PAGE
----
In post-apocalyptic movies, it’s tough to know whether concentrated ensembles, empty cities and unpopulated streets are a sign of terrific production design or low-budget shortcutting. In either case, there’s a distinct absence of both extras and ideas in “The Darkest Hour
,” a mediocre bit of holiday counterprogramming whose novelty value is limited to its Russian locale and the idea that even a handful of genuinely talented young actors could inject some life into a derivative, uninspired, anemic alien-invasion movie.
Emile Hirsch plays Sean, a wunderkind code jockey with a predictable lack of practical skills who flies with his business-minded best friend Ben (Max Minghella) to Russia to pitch a website that shows globe-trotting partygoers all of the best local spots. Arriving to discover that a Swedish competitor named Skyler (Joel Kinnaman) stole their idea, they use their own site to find a nightclub where they can drown their sorrows, and end up meeting an Australian photographer named Anne (Rachael Taylor) and her comely assistant Natalie (Olivia Thirlby). But when the power mysteriously goes out, the club empties into the street, where Sean, Ben and company emerge to discover firework-like flashes of light descending from the skies. They soon discover that these flashes are anything but friendly after they vaporize a local police officer and attack anyone else in sight.
Hiding in a storage room until things quiet down, Sean, Ben, Anne and Natalie venture out into Moscow, only to discover that most of the city’s population was killed by what they realize is a hostile extraterrestrial force. But after they find a radio transmission announcing that a nearby Russian submarine is offering rescue to any survivors, they decide to make an arduous and unfamiliar journey through the heart of the aliens’ territory in the hopes they’ll find safety on the other side.
Having previously directed the shoestring containment thriller “Right At Your Door
,” it’s not immediately clear why Chris Gorak
was enlisted to tackle a big-budget alien invasion movie set literally against the backdrop of Russia. But looking at the “variety” of locations used in the film, it’s more apparent: notwithstanding the open-air sequences, the filmmakers couldn’t possibly have used more than three or four soundstages for the rest of the scenes (including two if not three different sequences that were set in rooms that had virtually identical geography), and Gorak’s low-budget background no doubt enabled them to maximize the few pennies left in the budget that weren’t devoted to special effects. And given his effective if uninventive work with “Right At Your Door,” he was probably a good choice to tackle material that’s practically boilerplate in a way that doesn’t feel totally clichéd.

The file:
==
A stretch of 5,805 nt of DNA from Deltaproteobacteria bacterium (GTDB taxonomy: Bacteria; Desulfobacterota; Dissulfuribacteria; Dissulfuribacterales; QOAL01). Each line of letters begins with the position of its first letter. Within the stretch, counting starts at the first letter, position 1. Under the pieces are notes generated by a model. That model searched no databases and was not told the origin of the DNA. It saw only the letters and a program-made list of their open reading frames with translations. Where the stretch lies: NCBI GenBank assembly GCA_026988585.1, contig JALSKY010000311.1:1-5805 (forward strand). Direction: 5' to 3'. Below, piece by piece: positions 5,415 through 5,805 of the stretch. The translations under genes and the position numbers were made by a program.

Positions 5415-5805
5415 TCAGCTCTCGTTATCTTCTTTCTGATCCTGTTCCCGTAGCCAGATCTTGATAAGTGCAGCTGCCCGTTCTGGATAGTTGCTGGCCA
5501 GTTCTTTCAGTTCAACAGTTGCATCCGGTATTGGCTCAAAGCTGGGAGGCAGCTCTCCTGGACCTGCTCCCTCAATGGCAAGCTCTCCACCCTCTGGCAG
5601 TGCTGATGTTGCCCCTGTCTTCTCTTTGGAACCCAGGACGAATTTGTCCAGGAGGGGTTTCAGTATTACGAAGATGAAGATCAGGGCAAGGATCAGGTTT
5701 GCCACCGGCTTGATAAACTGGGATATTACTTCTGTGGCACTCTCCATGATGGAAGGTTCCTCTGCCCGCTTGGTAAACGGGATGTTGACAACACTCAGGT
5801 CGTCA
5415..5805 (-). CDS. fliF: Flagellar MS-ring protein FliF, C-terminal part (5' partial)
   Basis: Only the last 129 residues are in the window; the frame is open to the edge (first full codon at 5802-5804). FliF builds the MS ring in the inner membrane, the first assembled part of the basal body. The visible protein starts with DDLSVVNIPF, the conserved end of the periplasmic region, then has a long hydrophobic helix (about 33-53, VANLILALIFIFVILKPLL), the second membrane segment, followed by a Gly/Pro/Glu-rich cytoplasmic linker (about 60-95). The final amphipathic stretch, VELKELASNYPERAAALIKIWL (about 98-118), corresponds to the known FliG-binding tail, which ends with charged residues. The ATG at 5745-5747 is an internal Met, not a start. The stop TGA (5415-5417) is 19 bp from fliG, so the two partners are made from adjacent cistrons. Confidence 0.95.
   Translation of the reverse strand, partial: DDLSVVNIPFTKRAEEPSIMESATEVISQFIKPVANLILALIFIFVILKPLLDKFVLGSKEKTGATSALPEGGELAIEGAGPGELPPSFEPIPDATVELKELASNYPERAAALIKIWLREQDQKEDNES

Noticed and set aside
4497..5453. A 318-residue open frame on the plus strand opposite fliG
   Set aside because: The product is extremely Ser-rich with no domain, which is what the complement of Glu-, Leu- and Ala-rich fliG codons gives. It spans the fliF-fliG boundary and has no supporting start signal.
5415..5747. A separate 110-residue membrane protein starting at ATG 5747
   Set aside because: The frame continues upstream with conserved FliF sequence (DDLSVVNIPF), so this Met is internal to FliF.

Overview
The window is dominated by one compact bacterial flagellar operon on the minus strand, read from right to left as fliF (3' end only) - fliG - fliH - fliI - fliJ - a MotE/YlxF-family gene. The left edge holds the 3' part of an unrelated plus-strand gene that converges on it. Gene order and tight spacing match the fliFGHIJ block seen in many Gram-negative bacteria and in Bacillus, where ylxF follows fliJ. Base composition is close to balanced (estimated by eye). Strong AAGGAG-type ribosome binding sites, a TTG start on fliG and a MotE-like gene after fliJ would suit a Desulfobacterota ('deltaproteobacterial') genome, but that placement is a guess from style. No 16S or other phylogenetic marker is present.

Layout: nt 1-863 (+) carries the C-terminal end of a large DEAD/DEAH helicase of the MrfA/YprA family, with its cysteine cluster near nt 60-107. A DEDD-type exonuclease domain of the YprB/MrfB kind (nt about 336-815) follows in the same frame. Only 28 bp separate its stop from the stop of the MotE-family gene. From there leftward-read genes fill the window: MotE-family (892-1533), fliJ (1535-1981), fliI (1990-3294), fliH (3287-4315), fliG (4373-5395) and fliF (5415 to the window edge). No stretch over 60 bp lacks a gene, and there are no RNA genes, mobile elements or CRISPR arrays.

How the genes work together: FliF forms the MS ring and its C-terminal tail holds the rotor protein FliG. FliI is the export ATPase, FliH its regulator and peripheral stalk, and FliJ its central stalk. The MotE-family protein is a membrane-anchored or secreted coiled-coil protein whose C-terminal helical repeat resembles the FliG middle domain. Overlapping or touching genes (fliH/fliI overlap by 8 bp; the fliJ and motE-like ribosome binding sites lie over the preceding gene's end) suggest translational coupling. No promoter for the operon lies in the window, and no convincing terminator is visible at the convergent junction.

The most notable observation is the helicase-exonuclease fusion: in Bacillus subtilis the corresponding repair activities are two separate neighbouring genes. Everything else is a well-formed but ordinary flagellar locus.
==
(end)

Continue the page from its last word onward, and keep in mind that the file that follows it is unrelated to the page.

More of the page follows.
But screenwriter Jon Spaihts (the upcoming “Prometheus”) marries only one interesting idea to the generic spectacle of an alien invasion – the idea that the aliens aren’t physical but energy-based creatures – and Gorak isn’t the right guy to bring that to life in a way that’s remotely interesting. To be fair, it’s hard to imagine anyone doing that successfully – they’re virtually invisible, so they’re essentially the static-electricity equivalent of the windborne madness M. Night Shyamalan made the backbone of “The Happening” – but it feels particularly disappointing that the film never maximizes the potential of such a unique idea, except for the purposes of the characters figuring out how to avoid, escape or stop the malevolent balls of energy. (Not to mention the fact that once we see inside their protective shield, the CGI used to reveal their alien countenances is some of the crummiest in recent memory.)
At just over 80 minutes, the film feels like it’s endured some major editing to get it into shape, which would account for the general lack of detail in almost all of the characters. Hirsch and Minghella are supposed to be one of those perfect dreamer-businessman partnerships, but neither is ever really allowed the opportunity to demonstrate their respective gifts, particularly since it seems just as likely that a rudimentary knowledge of physics would be as valuable to discovering the aliens’ strengths and weaknesses as Hirsch’s so-called aptitude for “thinking outside the box.” Meanwhile, Taylor and Thirlby struggle to give their characters more dimensionality than love interests or general female counterparts to the male leads; thankfully, Thirlby’s character has enough common sense to shed her clubbing heels before they dash off to a safe house, but that’s about the extent of her and Taylor’s ingenuity.
While the film’s commitment to upending audience expectations – at least insofar as who will live and who will die – is admirably unpredictable, a post-credits coda suggests that this film was meant to be the first in a potential series, if audiences responded strongly enough to it. But even with a trailer that showcased some of the carnage and the promise of an ensemble who might be able to do something more than run, scream and inevitably survive (and that’s not a spoiler), Gorak’s film is absent of any flicker of light that might justify another installment. While it’s hardly as relentlessly stupid as something like last year’s “Skyline,” “The Darkest Hour” fails to have enough batshit ideas to make it an eminently-watchable artistic disaster, instead being a generic let-down that isn’t bad enough even to be memorable. [D+]